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Aliment Pharmacol Ther 2011; 34: 1106–1114

Summary

Background  Clinical response to thiopurine medication is related to the concentration of its metabolites. Proxy measures are traditionally used to assess dose adequacy. We present our experience of using tioguanine (previously known/formerly referred to as thioguanine) metabolite measurements in paediatric patients and evaluate their effect on clinical practice.

Aims  To report our experience of using tioguanine metabolite measurements in paediatric patients and to evaluate their effects on clinical practice.

Methods  The 6-tioguanine nucleotide (6-TGN) and 6-methylmercaptopurine (6-MMP) were measured in children prescribed thiopurine medication for at least 3 months. Data were collected on thiopurine methyl transferase (TPMT) genotype, drug dose, laboratory indices and management changes. Therapeutic 6-TGN levels were defined as 235–400 pmol/8 × 108 RBCs. Seventy individuals (30 males) with a median age of 15 years. Underlying diagnoses were ‘IBD’ (68/70) and two cases of eosinophilic colitis. Sixty-three were treated with azathioprine and seven with mercaptopurine. A total of 103 separate measurements were made.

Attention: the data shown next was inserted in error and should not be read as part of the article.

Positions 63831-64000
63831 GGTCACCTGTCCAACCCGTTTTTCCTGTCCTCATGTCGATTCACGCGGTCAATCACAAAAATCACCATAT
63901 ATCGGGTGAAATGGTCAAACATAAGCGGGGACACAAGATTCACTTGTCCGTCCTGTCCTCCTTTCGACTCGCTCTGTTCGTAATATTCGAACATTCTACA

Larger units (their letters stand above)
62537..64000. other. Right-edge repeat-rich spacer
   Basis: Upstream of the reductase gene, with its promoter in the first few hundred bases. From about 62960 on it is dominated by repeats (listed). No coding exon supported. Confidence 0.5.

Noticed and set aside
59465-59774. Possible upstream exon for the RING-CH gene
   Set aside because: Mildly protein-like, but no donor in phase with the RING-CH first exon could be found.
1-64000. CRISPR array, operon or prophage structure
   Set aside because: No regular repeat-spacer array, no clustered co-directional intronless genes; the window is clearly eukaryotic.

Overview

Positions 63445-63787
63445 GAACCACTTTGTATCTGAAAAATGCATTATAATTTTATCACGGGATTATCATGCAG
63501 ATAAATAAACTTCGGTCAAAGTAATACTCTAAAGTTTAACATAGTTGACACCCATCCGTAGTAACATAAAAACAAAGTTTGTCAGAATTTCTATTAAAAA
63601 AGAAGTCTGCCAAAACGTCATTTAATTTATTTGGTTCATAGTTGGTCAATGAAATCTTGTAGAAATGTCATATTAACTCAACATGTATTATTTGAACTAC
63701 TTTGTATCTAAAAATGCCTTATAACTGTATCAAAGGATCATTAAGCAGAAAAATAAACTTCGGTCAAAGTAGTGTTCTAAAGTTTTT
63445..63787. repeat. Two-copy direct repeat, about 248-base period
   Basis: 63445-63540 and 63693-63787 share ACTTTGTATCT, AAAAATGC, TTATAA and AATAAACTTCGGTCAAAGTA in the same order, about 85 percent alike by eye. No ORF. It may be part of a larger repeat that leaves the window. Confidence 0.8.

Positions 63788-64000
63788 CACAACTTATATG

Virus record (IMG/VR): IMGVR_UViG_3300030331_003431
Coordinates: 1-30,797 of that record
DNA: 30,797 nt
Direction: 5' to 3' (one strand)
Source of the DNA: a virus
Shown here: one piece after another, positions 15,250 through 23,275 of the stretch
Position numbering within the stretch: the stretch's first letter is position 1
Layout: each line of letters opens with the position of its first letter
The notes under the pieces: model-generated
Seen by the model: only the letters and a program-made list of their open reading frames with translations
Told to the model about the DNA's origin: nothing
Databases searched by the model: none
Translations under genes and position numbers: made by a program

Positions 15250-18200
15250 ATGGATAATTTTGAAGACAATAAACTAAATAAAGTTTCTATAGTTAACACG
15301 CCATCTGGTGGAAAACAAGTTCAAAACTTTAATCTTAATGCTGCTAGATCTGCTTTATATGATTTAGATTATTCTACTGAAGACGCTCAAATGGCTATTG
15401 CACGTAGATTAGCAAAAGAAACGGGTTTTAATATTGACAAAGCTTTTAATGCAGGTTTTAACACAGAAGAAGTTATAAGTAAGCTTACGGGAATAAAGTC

Results  On initial measurement, 68% of patients had 6-TGN levels outside therapeutic levels despite standard thiopurine dosing. Initial 6-TGN levels were significantly higher in patients with TPMT mutations. Toxicity occurred in seven cases. The 6-TGN levels were significantly higher in those with signs of marrow toxicity. The 6-TGN level correlated with WBC, leukocyte count, mean corpuscular volume (MCV) and ΔMCV; however, the ability of each of these to predict therapeutic 6-TGN levels was poor. After initial measurement, management was changed in 25/70 cases (36%).

Conclusions  6-TGN levels were therapeutic in a minority of those patients who were tested. Proxy measures perform poorly in predicting therapeutic 6-TGN levels. Measuring thiopurine metabolites is useful for dosage adjustment in children, and for the detection of potential toxicity.